English 101

English databases, resources and research help.

English 101

The video "Why should I use the library databases instead of the internet?" is by Brigham Young University Library 

Why should I use a library database instead of the internet? Answer:

Use the chart below to quickly compare library databases to the World Wide Web.

Library Databases

The Internet

Paid for by the library so you have free access to scholarly information

Some resources are free, but others require you to pay for them

Content is evaluated for authority and accuracy

Information is not evaluated for accuracy and may be incorrect, misleading or biased

Information is stable.

Websites come and go

Use Subject Guides to find databases relating specifically to your topic

The internet is a vast sea of information with no organization

Library databases offer options to quickly limit or expand your search to find the articles you need

A search engine (like Google) often returns an overwhelming number of results with no quick way to narrow them down or ensure they relate to your topic

In short, you should use library databases to quickly find relevant scholarly information you can use in research papers or other course projects.

When You Need a Research Topic

Courtesy Gale Cengage Learning

This tutorial highlights some quick techniques for developing a research topic with the help of your Gale In Context resources.

Using Gale's Opposing Viewpoints in Context - Basics

Courtesy Gale Cengage Learning 

Searching EBSCO eBooks - Tutorial

With 151,126 titles to choose from, EBSCO eBooks is an excellent choice for research. The easy-to-use platform allows users to cite, save, and print e-book portions, export citations, search within chapters, and share. The tutorial below demonstrates the searching functionality for EBSCO eBooks and how to read eBooks online.

Courtesy EBSCO Support 


Picking Your Topic IS Research!

When you pick your topic, it's not set in stone. Picking and adjusting your topic is an integral part of the research process!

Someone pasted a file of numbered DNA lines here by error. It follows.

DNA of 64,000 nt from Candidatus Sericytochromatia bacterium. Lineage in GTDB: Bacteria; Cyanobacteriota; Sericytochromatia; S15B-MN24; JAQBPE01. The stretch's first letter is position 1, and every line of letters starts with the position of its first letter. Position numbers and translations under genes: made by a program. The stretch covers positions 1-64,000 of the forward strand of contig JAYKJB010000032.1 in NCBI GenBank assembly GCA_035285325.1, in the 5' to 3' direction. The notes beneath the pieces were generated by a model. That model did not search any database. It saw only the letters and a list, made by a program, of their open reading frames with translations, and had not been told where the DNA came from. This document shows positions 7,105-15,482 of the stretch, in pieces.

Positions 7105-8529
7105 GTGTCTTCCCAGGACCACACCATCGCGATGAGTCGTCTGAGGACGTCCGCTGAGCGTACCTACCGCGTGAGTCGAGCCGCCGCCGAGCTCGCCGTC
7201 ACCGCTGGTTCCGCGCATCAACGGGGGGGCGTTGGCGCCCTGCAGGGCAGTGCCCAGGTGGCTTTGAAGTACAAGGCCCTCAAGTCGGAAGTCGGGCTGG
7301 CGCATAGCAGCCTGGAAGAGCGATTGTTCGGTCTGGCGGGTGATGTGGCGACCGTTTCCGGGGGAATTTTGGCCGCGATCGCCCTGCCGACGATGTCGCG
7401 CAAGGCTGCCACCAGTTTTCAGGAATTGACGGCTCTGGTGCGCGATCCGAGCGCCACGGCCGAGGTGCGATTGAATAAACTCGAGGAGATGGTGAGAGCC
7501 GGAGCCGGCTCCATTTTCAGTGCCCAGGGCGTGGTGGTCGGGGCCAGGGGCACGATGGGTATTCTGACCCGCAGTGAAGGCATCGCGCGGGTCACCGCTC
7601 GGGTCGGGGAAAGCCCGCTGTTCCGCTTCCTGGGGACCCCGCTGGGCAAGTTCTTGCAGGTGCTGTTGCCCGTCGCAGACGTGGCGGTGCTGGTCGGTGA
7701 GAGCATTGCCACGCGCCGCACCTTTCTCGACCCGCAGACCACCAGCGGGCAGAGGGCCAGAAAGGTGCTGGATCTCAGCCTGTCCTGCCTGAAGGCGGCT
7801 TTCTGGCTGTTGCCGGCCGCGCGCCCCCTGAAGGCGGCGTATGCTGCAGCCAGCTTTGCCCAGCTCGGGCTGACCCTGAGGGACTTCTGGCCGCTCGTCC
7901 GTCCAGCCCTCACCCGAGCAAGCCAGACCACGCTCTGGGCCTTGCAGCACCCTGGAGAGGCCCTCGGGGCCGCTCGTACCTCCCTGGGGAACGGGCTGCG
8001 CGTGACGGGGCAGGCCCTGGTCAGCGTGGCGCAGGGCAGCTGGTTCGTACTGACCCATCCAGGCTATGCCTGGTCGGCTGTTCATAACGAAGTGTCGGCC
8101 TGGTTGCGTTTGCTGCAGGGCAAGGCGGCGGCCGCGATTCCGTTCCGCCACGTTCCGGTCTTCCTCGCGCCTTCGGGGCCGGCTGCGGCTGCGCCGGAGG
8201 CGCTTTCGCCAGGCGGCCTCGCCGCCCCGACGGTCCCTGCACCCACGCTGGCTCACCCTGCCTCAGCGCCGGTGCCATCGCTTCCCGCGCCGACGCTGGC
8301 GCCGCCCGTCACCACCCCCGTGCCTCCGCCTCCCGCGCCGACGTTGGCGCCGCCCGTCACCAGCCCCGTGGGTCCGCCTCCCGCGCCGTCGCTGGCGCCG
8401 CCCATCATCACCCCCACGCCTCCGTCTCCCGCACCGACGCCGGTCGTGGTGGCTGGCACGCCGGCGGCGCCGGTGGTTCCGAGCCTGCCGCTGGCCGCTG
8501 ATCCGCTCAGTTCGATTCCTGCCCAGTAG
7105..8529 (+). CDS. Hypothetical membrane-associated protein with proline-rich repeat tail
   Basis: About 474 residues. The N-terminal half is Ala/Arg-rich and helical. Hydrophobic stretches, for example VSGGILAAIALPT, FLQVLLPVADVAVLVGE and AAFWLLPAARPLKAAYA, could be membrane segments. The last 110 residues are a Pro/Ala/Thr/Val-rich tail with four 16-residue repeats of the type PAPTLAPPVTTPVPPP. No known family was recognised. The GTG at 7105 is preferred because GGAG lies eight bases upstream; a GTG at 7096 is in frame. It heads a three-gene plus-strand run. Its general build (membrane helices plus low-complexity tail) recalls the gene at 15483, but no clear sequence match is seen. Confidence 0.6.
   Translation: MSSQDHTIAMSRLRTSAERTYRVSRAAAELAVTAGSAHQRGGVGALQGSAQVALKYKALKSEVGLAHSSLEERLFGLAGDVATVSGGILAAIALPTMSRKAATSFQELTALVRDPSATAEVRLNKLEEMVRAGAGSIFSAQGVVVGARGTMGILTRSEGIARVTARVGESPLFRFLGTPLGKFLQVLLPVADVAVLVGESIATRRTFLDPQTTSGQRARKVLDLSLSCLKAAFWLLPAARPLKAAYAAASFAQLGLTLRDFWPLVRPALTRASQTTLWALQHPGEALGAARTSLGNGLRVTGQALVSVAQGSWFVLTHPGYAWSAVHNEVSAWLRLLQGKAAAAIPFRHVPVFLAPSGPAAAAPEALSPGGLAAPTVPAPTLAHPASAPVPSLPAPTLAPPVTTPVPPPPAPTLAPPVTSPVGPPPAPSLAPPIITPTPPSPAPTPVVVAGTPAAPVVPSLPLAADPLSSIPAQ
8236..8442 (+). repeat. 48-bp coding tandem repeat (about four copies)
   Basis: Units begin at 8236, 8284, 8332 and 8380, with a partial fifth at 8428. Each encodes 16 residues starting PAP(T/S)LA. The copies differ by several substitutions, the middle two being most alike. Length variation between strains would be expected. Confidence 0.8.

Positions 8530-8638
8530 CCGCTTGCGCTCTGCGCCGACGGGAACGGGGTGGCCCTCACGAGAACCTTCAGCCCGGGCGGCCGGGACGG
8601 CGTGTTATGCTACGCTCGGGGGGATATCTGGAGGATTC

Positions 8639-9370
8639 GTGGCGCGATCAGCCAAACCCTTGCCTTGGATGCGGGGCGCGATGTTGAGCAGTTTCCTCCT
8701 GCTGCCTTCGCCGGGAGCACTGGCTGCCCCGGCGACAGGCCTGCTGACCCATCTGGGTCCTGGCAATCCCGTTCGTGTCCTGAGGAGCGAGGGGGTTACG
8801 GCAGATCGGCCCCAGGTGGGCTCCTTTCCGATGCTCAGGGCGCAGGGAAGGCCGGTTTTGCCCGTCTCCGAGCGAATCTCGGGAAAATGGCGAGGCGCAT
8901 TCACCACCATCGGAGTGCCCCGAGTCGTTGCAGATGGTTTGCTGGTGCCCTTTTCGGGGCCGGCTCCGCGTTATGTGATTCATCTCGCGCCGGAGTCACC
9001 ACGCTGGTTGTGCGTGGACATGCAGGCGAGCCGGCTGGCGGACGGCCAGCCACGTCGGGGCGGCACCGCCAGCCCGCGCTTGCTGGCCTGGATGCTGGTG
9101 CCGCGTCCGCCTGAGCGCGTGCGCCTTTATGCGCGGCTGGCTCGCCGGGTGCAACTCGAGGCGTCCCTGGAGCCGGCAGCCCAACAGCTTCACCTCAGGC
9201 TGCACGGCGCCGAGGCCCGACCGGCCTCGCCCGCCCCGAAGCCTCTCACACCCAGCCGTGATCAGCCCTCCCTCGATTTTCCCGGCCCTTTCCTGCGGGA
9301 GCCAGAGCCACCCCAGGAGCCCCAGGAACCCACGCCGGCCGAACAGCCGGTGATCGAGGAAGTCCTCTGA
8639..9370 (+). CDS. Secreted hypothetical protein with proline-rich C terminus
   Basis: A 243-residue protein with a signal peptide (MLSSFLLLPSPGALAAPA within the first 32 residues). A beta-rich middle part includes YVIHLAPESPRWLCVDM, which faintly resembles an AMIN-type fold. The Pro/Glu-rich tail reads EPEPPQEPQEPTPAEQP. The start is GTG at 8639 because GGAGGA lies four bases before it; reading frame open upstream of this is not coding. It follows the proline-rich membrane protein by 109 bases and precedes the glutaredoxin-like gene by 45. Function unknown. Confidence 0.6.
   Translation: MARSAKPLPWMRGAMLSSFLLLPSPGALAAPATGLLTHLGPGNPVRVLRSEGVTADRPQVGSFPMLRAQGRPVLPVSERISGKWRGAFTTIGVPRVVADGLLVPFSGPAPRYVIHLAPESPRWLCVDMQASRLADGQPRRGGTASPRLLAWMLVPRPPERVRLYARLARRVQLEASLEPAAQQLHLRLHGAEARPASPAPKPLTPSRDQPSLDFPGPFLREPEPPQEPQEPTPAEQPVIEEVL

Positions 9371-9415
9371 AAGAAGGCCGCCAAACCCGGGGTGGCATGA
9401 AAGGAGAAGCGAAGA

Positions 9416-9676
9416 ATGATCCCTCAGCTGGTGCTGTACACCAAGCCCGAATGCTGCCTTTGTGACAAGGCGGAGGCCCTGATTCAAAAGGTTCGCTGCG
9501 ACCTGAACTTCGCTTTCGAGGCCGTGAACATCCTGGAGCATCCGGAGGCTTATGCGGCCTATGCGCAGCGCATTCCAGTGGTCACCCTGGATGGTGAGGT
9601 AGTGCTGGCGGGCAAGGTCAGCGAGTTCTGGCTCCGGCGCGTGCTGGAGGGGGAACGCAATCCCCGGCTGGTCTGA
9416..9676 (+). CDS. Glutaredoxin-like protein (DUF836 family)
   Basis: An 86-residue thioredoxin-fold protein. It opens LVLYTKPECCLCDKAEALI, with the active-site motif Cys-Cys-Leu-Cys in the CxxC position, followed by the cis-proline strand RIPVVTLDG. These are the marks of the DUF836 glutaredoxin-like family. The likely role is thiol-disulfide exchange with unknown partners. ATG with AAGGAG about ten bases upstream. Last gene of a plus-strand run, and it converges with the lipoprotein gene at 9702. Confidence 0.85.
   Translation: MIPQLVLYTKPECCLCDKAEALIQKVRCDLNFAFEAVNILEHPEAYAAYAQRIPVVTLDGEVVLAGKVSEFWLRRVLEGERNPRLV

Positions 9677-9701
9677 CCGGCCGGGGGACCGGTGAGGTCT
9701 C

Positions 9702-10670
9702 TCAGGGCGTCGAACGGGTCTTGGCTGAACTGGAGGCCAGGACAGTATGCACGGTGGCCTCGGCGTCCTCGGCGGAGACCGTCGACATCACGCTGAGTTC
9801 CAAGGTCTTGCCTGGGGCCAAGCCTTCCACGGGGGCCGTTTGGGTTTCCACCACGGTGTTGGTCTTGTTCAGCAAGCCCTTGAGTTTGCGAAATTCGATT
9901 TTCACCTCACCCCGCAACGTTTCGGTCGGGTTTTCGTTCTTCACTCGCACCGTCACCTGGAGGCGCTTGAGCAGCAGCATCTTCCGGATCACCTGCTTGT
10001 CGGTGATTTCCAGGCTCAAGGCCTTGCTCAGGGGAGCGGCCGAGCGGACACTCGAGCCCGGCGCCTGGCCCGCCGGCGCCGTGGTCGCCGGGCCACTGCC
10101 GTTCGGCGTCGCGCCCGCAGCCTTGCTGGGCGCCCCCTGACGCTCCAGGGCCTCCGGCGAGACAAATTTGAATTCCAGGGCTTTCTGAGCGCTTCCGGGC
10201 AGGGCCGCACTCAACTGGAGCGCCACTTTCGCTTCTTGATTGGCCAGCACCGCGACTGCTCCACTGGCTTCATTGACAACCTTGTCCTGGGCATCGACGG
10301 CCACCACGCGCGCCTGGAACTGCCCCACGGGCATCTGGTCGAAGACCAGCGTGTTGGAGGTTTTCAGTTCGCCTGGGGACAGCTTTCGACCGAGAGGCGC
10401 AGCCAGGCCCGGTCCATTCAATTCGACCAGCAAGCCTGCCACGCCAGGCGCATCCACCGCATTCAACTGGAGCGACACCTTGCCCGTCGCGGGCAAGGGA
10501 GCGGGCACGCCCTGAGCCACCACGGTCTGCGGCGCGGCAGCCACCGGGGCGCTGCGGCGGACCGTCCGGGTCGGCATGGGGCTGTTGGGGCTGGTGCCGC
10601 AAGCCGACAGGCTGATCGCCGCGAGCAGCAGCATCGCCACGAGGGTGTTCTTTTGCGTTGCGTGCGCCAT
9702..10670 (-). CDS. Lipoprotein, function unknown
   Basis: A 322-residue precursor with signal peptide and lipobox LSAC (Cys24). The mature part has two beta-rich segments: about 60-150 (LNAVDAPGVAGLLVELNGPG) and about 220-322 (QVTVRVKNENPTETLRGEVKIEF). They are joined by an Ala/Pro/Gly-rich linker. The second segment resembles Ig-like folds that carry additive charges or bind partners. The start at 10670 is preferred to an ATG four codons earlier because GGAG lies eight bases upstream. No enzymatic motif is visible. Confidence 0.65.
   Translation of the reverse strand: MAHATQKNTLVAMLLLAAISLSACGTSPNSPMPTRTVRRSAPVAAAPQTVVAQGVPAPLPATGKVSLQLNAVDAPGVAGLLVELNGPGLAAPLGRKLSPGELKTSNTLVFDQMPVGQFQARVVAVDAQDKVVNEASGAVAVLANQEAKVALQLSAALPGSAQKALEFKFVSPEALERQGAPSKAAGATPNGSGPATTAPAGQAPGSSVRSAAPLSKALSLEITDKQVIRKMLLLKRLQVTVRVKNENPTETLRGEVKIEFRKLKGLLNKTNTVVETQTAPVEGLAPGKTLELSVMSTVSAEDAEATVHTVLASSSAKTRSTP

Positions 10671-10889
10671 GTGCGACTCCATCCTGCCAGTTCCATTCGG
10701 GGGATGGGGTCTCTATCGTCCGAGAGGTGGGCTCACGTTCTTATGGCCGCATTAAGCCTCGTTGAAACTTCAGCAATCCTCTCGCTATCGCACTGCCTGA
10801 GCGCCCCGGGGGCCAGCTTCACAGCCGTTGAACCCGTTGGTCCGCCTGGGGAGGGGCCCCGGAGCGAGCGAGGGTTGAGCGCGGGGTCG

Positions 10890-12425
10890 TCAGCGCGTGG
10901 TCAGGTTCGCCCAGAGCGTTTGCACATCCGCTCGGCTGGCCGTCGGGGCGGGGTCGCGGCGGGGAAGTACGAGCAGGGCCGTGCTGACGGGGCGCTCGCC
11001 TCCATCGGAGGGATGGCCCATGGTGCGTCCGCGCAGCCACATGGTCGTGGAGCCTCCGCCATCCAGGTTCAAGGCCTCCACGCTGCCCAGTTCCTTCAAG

How to Narrow your Topic

Sometimes, when you start researching, you don't know exactly what you're looking for. That's okay! You can start with a broad topic and narrow it to something more specific for your research project. This short tutorial by the Library Services team from Minnesota State University, Mankato, offers a quick overview of how to narrow a topic when researching. The video offers a few examples of how to find subtopics, including limiting sources and focusing on different aspects of a topic.

Developing a Thesis Statement

Now that you've learned about your topic through background research and developed your topic into a research question, you can formulate a solid thesis statement. The thesis statement can be looked at as the answer to your research question. It guides the focus of your research and the direction of your arguments, and also prevents any unnecessary tangents within your project. A strong thesis statement will always make it easier to maintain a clear direction while conducting your information search.

Thesis statements are one sentence long and are focused, clear, declarative, and written in third person voice. Read the sections below for more information and view examples.


Focus on a single position or point of view in your thesis statement. You cannot effectively address multiple perspectives within a single paper, as you want to make coherent points to support your position.

Weak Thesis:
Underfunded arts programs, underpaid teachers, and standardized testing are all factors in underachieving students in public schools.

Stronger Thesis:
The emphasis on standardized testing is a critical factor in the
underperformance of public school students.


Present your argument or position clearly and precisely. A clear thesis statement will avoid generalizations and make your position known.

Weak Thesis:
The lack of funding in public schools is a major issue in the American education system.

Stronger Thesis:
Underfunding arts programs in public schools does not adequately prepare students for college.


Present your position or point of view as a statement or declarative sentence. Your research question helped guide your initial searching so you could learn more about your topic. Now that you have completed that step, you can extract a thesis statement based on the research you have discovered.

Weak Thesis:

Does car exhaust impact climate change?

Stronger Thesis:

Car exhaust is a leading contributor to climate change.

Third Person:

Write your thesis statement in third person voice. Rather than addressing "I," "we," "you," "my," or "our" in your thesis, look at the larger issues that affect a greater number of participants. Think in terms like "citizens," "students," "artists," "teachers," "researchers," etc.

Weak Thesis:

I think using your cell phone while driving is the leading cause of traffic deaths for people in my age group.

Stronger Thesis:

Cell phone use is the leading cause of traffic deaths in teenagers.

Formatting Your MLA Paper

Formatting Your Works Cited Page